The story of Dr. Christopher Duntsch is so alarming as to be almost unfathomable. It’s the sort of story a person could make a compelling horror movie about: A handsome, well-spoken neurosurgeon moves to town, hires a slick marketing team, and begins to assemble a base of patients in need of minimally-invasive spinal surgeries—only to perform such bizarrely incompetent operations that his fellow doctors slowly become convinced that the surgeon is actually intentionally maiming, paralyzing, and killing the innocent patients who have come to him for pain relief.
In the movie version of the story, though, there would—one would expect—be some justice for the survivors of Duntsch’s operations, or for their families. But this is Texas, and thanks to tort reform, such justice is hard to come by. And, if a recent intervention by Attorney General Greg Abbott into federal lawsuits filed by three of the families who suffered on Duntsch’s operating table works out the way the Republican nominee for Governor hopes, it may stay that way.
Saul Elbein at the Texas Observer wrote a fairly definitive account of Duntsch’s practice and the irregularities of his operating style last August. It’s full of horrific details about the specifics of the operations—slicing arteries, packing coagulants around cuts in ways that seriously damage their spinal cords, removing bones “not required by any clinical or anatomical standard,” placing spinal fusion hardware inches away from where it was supposed to go, amputating nerve roots, and making unnecessary screw holes in the wrong places in patients’ spines.
The Observer’s account talks to doctors who practiced alongside Duntsch and who performed surgeries after he’d done his operations in order to try to repair the damage, and these accounts are also shocking:
At first, [Dr. Robert] Henderson [a fellow neurosurgeon at Dallas Medical Center] thought Duntsch might be an impostor. He faxed over a picture of Duntsch to the residency program at the University of Tennessee Health Science Center to see if Duntsch had graduated.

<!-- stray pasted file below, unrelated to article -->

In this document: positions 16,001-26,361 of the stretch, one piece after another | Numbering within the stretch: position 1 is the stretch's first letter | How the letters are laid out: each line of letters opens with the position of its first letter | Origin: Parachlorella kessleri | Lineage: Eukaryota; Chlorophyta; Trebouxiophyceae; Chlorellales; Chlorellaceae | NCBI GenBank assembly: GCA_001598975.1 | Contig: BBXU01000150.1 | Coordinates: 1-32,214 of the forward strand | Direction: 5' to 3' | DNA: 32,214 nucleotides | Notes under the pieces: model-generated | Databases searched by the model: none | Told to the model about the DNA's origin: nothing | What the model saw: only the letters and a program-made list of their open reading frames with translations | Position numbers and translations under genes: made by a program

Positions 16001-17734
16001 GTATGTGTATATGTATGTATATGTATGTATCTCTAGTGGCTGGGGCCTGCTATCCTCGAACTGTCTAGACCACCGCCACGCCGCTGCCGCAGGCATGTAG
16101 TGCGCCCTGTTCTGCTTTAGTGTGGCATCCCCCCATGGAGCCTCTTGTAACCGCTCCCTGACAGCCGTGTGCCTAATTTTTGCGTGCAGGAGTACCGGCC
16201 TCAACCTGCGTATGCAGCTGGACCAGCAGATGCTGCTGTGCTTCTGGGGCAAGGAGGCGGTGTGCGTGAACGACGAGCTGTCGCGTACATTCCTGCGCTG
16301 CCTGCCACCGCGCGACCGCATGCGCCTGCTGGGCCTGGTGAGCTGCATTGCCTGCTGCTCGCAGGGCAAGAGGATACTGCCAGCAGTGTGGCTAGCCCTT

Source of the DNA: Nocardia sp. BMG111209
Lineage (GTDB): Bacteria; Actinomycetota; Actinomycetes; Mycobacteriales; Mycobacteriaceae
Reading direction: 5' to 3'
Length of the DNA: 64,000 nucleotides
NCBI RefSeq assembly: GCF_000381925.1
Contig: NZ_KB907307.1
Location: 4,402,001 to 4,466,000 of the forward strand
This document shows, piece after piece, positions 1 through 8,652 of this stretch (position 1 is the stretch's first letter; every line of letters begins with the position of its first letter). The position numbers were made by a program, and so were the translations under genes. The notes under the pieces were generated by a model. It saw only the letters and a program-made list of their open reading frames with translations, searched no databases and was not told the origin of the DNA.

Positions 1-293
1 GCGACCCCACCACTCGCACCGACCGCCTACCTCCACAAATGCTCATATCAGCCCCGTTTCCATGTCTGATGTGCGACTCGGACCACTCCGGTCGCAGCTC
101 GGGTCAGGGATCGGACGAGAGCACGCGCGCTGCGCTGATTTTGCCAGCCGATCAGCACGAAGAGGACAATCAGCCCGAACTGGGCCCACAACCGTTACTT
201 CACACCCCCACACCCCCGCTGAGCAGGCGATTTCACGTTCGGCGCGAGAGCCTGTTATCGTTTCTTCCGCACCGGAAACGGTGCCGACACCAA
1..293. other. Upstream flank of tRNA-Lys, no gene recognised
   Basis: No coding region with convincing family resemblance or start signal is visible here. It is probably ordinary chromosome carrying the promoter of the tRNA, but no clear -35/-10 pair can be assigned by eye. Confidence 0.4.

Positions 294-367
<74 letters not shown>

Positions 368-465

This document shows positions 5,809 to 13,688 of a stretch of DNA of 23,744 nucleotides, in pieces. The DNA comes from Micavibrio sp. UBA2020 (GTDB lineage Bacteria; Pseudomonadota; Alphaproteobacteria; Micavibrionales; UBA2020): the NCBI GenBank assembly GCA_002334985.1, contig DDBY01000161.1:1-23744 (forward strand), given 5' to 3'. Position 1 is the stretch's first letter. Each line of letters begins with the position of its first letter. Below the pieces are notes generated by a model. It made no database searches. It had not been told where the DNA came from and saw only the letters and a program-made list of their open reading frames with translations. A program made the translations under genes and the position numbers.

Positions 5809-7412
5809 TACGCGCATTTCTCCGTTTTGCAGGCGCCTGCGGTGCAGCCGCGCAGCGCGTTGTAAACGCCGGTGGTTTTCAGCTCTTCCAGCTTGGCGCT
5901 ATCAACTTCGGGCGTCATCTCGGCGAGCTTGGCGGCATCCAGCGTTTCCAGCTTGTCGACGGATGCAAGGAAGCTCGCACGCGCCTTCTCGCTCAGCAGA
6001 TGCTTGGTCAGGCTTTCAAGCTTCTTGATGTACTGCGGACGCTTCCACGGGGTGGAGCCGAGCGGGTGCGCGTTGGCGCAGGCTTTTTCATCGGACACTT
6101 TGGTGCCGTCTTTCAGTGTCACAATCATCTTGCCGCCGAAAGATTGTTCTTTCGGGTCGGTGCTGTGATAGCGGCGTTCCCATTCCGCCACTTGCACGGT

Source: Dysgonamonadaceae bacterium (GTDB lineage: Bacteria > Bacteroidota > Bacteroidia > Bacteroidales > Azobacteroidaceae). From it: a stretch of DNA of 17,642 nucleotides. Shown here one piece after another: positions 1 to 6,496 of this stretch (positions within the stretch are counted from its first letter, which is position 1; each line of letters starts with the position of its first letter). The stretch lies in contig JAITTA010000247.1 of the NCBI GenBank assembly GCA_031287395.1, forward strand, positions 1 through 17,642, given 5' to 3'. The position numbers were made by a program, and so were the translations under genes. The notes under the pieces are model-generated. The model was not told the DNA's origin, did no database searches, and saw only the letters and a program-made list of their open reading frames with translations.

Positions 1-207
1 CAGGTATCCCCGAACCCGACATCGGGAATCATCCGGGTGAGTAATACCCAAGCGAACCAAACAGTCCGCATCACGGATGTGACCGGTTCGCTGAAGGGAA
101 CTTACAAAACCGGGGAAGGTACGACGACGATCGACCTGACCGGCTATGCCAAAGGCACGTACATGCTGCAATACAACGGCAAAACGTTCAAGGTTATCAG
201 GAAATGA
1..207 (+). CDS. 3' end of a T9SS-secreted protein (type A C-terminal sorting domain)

“I couldn’t believe a trained surgeon could do this,” Henderson told me. “He just had no recognition of the proper anatomy. He had no idea what he was doing. At every step of the way, you would have to know the right thing to do so you could do the wrong thing, because he did all the wrong things.”
Another doctor, who had been present when Duntsch had botched one of his first operations while at Baylor Regional Medical Center of Plano, had written a forceful letter outlining what he saw as an intentional pattern of maiming and killing his patients:
Later in June 2013 [Dr. Randall] Kirby sent a sworn statement to the Medical Board in which he laid out all of Duntsch’s patients he knew about and included reports from many of the surgeons who had worked on them. Near the end of his report, Kirby wrote, “The [Medical Board] must stop this sociopath Duntsch immediately or he will continue [to] maim and kill innocent patients.”
In post-surgery and autopsy reports detailing what went wrong in Duntsch’s cases, words like “misadventure” pop up readily. Still, it took a year and a half for anyone in a position to prevent Duntsch from practicing to act. During that time, another two of Duntsch’s patients died from complications involving minimally-invasive operations and four were left paralyzed.
Regulations surrounding medical licenses in Texas are tough to enforce, and the state errs on the side of protecting doctors. That’s not an unreasonable position—health is fragile, even terrific doctors can have results for patients that end badly, frivolous complaints could ruin careers that took decades to build—but what’s hard to accept is what little power anyone has to take action against a doctor like Duntsch, who maimed and killed patients for 18 months, despite complaints to the state medical board from fellow doctors that started very early.
The medical board, though, isn’t the sort of regulatory agency that’s equipped to act quickly or decisively in these situations. As Elbein writes at the Texas Observer: